• Join over 1.2 million students every month
  • Accelerate your learning by 29%
  • Unlimited access from just £6.99 per month

Give an Account of the Range and use of Food Additives

Extracts from this document...


Alex H. 13C 07/03/01 Give an Account of the Range and use of Food Additives Food Additives are natural and synthetic compounds added to food to supply nutrients, to enhance colour, flavour, or texture, and to prevent or delay spoilage. There are four basic types of food additives. Antioxidants retard the oxidation of unsaturated fats and oils, colourings, and flavourings. Oxidation leads to rancidity, flavour changes, and loss of colour. ...read more.


Thickening agents are natural or chemically modified carbohydrates that absorb some of the water that is present in food, thereby making the food thicker. Thickening agents "stabilise" factory-made foods by keeping the complex mixtures of oils, water, acids, and solids well mixed. Since ancient times table salt has been a preservative for fish, ham, and bacon, and sugar has been used to preserve jelly, fruit jams, and fruit preserves. At present more than 2500 food additives of all kinds are known. ...read more.


Colouring agents, natural and synthetic flavourings, and flavour enhancers such as monosodium glutamate are added to make food more appealing. More than 1750 natural and synthetic artificial flavourings are known. Other additives such as agar and gelatine are used as texturizers or emulsifiers in ice cream and frozen desserts. The Food and Drug Administration (FDA) regulate the use of food additives in the U.S. Coloring agents in particular are rigidly controlled, with 33 of them considered safe by the FDA. Because of a growing market for "natural" food products, a trend toward producing foods with fewer or no additives has been noticeable in recent years. ...read more.

The above preview is unformatted text

This student written piece of work is one of many that can be found in our GCSE Food Technology section.

Found what you're looking for?

  • Start learning 29% faster today
  • 150,000+ documents available
  • Just £6.99 a month

Not the one? Search for your essay title...
  • Join over 1.2 million students every month
  • Accelerate your learning by 29%
  • Unlimited access from just £6.99 per month

See related essaysSee related essays

Related GCSE Food Technology essays

  1. Should Zambia and other nations accept genetically modified food aid to prevent their populations ...

    Crops such as maize have been grown all over Africa since the colonial times. It was readily adopted by local farming communities because it grew rapidly and its cultivation was undemanding. Some 54% of maize planted in Africa is still planted to local varieties.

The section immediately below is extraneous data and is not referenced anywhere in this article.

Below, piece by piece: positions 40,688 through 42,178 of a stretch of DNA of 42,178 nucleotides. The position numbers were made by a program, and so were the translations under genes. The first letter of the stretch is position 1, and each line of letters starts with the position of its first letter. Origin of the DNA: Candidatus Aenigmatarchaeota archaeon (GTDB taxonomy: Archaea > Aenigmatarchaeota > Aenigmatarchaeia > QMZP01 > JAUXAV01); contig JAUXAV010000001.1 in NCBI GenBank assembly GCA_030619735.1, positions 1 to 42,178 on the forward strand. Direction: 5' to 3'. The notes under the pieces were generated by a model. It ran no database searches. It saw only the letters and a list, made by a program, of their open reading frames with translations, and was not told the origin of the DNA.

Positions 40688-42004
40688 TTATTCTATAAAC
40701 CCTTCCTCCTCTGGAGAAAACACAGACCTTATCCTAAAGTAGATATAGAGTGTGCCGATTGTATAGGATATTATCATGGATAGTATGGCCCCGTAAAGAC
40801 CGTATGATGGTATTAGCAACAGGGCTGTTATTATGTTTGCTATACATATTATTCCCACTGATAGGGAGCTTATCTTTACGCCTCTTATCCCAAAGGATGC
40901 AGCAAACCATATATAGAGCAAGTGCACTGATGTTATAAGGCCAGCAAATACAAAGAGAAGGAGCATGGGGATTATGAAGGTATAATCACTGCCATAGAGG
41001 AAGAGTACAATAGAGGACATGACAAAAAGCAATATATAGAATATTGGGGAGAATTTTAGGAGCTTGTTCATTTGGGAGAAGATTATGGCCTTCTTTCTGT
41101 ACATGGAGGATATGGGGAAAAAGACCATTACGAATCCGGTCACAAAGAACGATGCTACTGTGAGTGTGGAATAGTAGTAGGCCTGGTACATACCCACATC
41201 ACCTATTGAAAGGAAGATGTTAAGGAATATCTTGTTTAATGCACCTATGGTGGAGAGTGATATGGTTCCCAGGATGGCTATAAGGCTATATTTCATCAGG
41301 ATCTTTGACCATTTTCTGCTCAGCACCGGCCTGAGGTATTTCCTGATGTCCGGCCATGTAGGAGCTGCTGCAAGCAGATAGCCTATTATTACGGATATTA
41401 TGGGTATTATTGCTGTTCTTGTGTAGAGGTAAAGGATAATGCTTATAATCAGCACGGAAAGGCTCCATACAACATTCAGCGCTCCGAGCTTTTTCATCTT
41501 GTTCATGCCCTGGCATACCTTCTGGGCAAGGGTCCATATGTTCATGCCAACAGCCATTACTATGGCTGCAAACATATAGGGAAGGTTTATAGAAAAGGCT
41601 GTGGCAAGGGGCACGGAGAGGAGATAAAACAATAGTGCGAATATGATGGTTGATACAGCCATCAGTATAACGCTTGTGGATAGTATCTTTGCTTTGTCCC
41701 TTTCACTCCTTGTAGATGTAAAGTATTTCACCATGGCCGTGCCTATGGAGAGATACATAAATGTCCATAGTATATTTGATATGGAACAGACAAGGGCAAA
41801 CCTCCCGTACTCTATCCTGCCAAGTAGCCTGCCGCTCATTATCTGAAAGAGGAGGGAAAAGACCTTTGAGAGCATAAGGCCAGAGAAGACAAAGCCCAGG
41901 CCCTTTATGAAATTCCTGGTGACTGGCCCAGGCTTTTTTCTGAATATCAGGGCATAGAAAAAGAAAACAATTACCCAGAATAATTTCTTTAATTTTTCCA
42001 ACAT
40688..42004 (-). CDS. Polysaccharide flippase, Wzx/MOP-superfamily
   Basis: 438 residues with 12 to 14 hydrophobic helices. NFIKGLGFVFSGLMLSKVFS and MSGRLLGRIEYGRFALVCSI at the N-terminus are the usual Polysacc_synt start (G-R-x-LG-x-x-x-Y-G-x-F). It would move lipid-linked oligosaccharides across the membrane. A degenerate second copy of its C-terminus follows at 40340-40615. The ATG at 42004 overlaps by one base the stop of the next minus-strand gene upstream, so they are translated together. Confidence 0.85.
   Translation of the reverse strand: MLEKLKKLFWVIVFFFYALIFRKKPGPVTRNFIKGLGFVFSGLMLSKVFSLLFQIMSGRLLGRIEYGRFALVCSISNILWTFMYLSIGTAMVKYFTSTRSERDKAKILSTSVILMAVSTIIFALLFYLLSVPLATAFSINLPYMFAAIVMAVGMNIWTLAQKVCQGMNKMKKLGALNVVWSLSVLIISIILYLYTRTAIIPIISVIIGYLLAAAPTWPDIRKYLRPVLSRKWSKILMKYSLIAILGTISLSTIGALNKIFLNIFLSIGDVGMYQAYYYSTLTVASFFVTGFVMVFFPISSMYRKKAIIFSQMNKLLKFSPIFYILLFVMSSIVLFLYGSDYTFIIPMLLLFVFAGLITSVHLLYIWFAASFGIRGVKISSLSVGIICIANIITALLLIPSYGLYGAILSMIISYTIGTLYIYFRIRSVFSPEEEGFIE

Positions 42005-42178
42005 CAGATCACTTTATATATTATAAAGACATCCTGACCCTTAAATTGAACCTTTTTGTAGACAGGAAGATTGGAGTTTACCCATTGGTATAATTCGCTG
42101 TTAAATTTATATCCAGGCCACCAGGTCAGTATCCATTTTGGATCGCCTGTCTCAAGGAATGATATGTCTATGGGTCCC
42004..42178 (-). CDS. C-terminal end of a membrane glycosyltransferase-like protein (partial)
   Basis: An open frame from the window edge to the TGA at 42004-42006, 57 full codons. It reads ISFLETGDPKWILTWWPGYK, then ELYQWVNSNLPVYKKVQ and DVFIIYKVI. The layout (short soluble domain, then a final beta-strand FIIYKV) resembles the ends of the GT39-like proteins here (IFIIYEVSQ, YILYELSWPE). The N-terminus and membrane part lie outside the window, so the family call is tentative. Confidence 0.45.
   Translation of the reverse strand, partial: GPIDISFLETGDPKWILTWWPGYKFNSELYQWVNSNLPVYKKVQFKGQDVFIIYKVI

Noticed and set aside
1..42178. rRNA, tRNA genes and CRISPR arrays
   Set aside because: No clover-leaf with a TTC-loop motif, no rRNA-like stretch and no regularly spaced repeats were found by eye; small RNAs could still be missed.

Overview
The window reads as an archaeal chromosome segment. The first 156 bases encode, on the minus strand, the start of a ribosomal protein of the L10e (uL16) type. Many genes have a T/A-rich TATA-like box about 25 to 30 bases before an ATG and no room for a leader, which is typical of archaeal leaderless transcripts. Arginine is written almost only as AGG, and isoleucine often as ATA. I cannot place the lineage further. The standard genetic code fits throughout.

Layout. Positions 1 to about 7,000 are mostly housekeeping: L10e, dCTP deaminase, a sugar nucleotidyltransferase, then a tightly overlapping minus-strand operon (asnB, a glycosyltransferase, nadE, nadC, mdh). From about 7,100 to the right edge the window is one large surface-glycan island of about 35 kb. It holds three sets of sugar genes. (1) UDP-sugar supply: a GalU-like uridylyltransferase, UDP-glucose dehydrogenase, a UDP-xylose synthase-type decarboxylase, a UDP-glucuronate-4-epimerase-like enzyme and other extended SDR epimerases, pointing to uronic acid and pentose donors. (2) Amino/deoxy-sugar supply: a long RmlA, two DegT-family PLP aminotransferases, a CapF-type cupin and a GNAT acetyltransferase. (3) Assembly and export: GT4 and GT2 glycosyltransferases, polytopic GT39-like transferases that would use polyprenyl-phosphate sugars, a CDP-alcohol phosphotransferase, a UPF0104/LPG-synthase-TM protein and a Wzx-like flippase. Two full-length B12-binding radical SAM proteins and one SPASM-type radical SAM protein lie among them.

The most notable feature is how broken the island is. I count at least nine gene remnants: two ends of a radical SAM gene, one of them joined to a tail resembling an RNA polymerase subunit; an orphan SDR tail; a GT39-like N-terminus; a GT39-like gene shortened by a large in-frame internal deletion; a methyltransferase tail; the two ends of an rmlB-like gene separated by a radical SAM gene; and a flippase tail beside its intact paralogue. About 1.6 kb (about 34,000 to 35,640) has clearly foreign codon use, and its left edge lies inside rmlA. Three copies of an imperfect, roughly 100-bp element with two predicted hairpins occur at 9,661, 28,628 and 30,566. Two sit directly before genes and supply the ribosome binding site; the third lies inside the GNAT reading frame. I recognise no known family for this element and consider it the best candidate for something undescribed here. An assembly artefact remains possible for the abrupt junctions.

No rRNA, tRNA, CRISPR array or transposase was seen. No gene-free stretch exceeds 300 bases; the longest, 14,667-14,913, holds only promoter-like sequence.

2. There has become an increasing demand for single portion food products - I will ...

    of a high standard product it seems important that packaging should be considered. I have found out what must be on a product by law, and what can be an added extra, On product/label by law: * Food product name * Ingredients- weight order * Storage conditions * Name and

  1. Investigate the range of cookie style biscuits available in a local supermarket

    spend over 30p and no one said they would spend over 70p. This shows that there is a wide range in price for what people would be willing to pay. * For the base of the cookie 9 people wanted it to be chocolate and 10 said that they would prefer a plain base and 1 said caramel.

  2. Globalisation and regulation of food risks. A theoretical overview.

    See table 3. Table 3: Top 15 agricultural exporters and importers, 2000 Exporters Value ( bn) Share in world (%) Importers Value ($bn) Share in world (%) USA 70.87 12.7 USA 66.69 11.0 France 36.52 6.5 Japan 62.19 10.3 Canada 34.79 6.2 Germany 41.54 6.9 Netherlands 34.14 6.1 UK 32.49

  1. Hydrogenated Oils.

    to food manufacturers.3 Food companies have tried to obtain the useful features of saturated fat without its artery-blocking potential by using vegetable oil but changing it chemically. In a process called partial hydrogenation, they bubble hydrogen through vegetable oil, converting the oil to a firmer, less perishable form rich in a substance known as trans-fat.

  2. Investigate the use of language in menus.

    Neither article praised the imagination used in the language of the menus. In addition, neither article suggested whether the description in the menus had a positive influence on the popularity of the dishes. Furthermore, the articles did not compare menus of different regions or different types of restaurant.

  • Over 160,000 pieces
    of student written work
  • Annotated by
    experienced teachers
  • Ideas and feedback to
    improve your own work